A new study led by researchers from Yale University has revealed a process that was previously unidentified, through which certain NSAIDs impact the body.
NSAIDs, including ibuprofen and aspirin, are very popular choices for the management of pain and inflammation. These drugs, however, often have unexpected and baffling effects on numerous conditions, including cancer and heart disease. This remains true even when given at like doses.
This new study, which was published in Immunity, could help explain why NSAIDs produce diverse clinical effects. The finding may also guide better use of the drugs going forward.
“It’s interesting and exciting that NSAIDs have a different mode of action than what was known previously,” said Anna Eisenstein, the study’s lead author and a Yale School of Medicine instructor. “And because people use NSAIDs so frequently, it’s important we know what they’re doing in the body.”
How NSAIDs work
Prior to this discovery, the belief was that the anti-inflammatory effects of this class of painkillers were exclusively through the blocking of some enzymes.
That explanation, however, did not fully explain the diverse clinical outcomes that different NSAIDs produce. According to researchers, some of these drugs appear to guard against heart disease while some others add to the problem.
In this study, scientists succeeded in spotting a new mechanism that certain NSAIDs use in fighting inflammation. They found that some drugs, including ibuprofen and indomethacin, activate nuclear factor erythroid 2-related factor 2 (NRF2). This protein sets off anti-inflammatory processes, among its numerous actions.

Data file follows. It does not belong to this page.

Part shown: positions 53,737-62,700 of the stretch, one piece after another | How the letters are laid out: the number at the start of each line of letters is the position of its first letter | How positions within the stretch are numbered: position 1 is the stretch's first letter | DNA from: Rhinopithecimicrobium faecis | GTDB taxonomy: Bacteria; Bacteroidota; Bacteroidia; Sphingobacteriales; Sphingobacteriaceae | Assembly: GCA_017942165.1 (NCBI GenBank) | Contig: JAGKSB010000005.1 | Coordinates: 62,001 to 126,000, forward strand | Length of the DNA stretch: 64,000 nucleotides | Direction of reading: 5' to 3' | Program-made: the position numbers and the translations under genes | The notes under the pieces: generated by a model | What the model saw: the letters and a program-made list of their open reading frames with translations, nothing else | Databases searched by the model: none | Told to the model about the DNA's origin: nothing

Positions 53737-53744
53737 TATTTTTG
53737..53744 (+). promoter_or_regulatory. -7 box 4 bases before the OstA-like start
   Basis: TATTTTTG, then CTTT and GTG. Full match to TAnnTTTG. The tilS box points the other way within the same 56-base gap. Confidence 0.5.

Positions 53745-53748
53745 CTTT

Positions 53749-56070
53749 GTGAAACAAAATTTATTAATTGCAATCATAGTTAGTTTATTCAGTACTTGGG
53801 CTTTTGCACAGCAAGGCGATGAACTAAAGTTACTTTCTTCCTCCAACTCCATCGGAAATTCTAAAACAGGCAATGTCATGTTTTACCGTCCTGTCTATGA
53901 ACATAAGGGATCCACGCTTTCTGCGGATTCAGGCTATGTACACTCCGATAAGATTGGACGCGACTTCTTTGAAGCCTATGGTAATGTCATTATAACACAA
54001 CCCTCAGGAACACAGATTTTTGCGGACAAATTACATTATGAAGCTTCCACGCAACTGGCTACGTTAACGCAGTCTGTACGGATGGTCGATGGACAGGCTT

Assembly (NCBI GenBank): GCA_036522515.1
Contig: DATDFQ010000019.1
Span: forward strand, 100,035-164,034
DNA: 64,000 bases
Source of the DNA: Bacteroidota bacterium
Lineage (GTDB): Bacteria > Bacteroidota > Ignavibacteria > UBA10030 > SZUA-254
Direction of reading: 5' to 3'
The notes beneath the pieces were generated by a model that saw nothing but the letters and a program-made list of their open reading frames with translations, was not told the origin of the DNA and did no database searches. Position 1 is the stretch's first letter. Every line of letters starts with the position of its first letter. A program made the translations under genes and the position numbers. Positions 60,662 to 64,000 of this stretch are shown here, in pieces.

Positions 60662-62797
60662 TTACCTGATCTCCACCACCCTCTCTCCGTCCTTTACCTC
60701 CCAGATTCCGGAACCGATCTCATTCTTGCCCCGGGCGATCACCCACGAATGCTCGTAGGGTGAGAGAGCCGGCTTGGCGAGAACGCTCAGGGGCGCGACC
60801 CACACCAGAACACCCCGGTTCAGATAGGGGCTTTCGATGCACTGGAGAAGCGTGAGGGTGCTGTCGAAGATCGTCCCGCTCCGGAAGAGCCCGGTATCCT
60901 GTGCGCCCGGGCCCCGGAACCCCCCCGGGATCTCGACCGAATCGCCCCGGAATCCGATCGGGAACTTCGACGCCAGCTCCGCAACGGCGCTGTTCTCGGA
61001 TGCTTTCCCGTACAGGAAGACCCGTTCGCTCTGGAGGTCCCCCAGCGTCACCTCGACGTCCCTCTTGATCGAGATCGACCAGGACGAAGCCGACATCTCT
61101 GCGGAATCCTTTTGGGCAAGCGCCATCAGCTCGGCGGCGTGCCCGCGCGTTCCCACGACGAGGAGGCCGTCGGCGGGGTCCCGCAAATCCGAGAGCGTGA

The observed mechanism may be behind some of the unexplained effects that these painkillers have, researchers thought.
NRF2 is known to have power over many genes that play a part in widely varied processes, which also include metabolism and immune response. It is also thought to play some role in fighting cellular stress as well as in aging and longevity.
Further research necessary
Eisenstein and her colleagues could not firmly state that NRF2 was to blame for the startling effects of NSAIDs. Their finding only hinted at that. There is a need for more research to better establish causation, the researchers said. The team stated that their finding still has to be confirmed in human trials before being considered for guiding more effective inflammation treatment.
Some other clinical trials are already looking into whether drugs that activate NRF2 can be more helpful for the treatment of inflammatory disorders, including certain cancers, asthma, and Alzheimer’s disease. Such research could guide more effective NSAID prescriptions in the future.
The findings could also uncover new use cases for NSAIDs, Eisenstein said.
Researchers are now exploring some dermatological effects that this family of drugs produces. These include rashes, hives, and allergies. They want to find out if NRF2 plays a part in their occurrence.